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Another Option for Chronic Injuries

injury photo

This is the second in a series of three articles. The previous, as with all Sandpoint Wellness Council articles can be found at:

If you want a different outcome, you need to take different actions. For example, maybe it’s not weak muscles causing your pain, maybe it’s structural or functional issues. As you step out of the box of treating the immediate symptom, you realize that it may take a little work to turn your chronic pain around. Like an athlete, you take the long view. An athlete doesn’t expect she will be performing at an elite level in a month, so why would you assume you can turn around years of injuries, pain and restriction in a month?

If only because you have nothing to lose, you take on getting in shape in this new way as a long term goal. You may start doing your own research of what worked for others. Or you call your friend who recommends that nutritionist/physical therapist/personal trainer who helped her. You take action with the commitment to let your experience be the judge. If the therapy makes sense, the therapist is professional, and a couple treatments produce change, you stick with it knowing that it will take a while to turn around decades of tension, poor health, and injuries.

You start to educate yourself. You start to eat better. You figure out that sitting at a desk for eight hours a day, then pushing yourself for an hour, may not be the best strategy. Nor is drinking coffee all day and not being able to sleep at night. You try new approaches, letting your body be the judge.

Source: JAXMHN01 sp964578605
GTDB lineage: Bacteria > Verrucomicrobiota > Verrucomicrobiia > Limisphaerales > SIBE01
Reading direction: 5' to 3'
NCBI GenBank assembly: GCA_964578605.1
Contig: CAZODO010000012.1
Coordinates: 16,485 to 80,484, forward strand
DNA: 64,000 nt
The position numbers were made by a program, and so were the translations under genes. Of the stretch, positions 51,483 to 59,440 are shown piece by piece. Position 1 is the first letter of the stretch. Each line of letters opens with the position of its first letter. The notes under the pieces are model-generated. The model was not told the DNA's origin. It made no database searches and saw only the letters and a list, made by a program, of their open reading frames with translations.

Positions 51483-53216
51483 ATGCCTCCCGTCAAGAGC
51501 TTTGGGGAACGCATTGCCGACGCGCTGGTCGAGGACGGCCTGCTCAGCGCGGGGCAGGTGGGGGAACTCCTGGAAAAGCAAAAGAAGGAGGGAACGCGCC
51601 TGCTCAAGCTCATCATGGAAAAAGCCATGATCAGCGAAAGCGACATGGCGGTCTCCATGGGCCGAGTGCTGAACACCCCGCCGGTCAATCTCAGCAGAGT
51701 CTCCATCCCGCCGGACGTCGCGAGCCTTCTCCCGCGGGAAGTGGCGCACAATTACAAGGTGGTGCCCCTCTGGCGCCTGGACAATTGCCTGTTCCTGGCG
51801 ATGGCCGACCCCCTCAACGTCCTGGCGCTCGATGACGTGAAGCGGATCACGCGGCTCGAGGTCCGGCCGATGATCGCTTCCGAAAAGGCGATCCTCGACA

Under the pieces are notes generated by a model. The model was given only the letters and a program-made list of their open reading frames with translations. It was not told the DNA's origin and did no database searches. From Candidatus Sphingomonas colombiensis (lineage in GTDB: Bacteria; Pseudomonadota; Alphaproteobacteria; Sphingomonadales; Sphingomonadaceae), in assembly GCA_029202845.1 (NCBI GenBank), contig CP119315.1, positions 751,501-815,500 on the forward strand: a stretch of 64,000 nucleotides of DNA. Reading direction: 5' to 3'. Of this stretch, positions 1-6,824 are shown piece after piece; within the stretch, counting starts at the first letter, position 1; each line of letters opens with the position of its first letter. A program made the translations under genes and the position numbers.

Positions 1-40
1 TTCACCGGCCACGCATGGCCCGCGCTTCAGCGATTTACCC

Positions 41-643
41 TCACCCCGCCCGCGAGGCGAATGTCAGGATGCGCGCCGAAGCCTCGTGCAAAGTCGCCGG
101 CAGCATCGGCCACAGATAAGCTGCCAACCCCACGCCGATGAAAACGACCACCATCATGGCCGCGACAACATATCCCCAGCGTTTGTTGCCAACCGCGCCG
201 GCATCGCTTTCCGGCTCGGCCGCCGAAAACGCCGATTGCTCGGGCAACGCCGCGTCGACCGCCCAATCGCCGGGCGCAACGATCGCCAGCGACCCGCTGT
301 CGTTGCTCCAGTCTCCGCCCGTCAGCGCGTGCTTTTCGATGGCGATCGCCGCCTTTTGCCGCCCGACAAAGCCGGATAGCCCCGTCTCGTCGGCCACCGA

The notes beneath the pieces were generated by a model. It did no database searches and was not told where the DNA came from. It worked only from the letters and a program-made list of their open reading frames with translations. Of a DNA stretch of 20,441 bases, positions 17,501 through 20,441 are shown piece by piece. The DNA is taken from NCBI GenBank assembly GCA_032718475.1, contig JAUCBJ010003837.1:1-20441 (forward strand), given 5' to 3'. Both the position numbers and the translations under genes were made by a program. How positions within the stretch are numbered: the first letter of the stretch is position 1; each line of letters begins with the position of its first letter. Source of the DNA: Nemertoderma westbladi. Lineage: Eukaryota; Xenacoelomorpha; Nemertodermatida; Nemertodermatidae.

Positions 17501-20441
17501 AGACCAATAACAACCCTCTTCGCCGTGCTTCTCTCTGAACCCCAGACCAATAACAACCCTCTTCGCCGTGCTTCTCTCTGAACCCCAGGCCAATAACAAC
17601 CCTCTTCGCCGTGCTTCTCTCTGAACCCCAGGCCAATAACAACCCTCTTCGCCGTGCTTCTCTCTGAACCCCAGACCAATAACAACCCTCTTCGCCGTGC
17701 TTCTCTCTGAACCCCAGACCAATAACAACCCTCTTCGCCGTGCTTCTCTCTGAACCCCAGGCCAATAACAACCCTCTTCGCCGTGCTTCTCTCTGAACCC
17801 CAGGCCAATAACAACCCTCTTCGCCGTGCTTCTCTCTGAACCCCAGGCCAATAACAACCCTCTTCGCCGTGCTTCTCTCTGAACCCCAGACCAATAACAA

As you explore and experiment, you realize you can affect your pain and health. Reducing your response to stress has a huge impact on your recovery. When your body is not fighting stress, attempting to survive, it can put those resources toward healing. For many people, removing the chronic tension and unconscious stress/survival patterns allows the body to spontaneously start healing itself, like it did when you were young.

The key to injury recovery is simple. Your injuries need to receive nourishment, which means they need to have a good blood supply, and that blood needs to carry the required nutrients. Limited movement, tense tissue, and  a poor diet will not give the tissue what it needs. For venous and lymph flow, movement is critical. As so often with a history of chronic injury, the body gradually reduces its range of movement, further restricting recovery.

Next week, read, What Can You Do?, the next in the series of three articles.

Owen Marcus, MA, Certified Advanced Rolfer, author of: Power of Rolfing, – call if you have questions: 265.8440.

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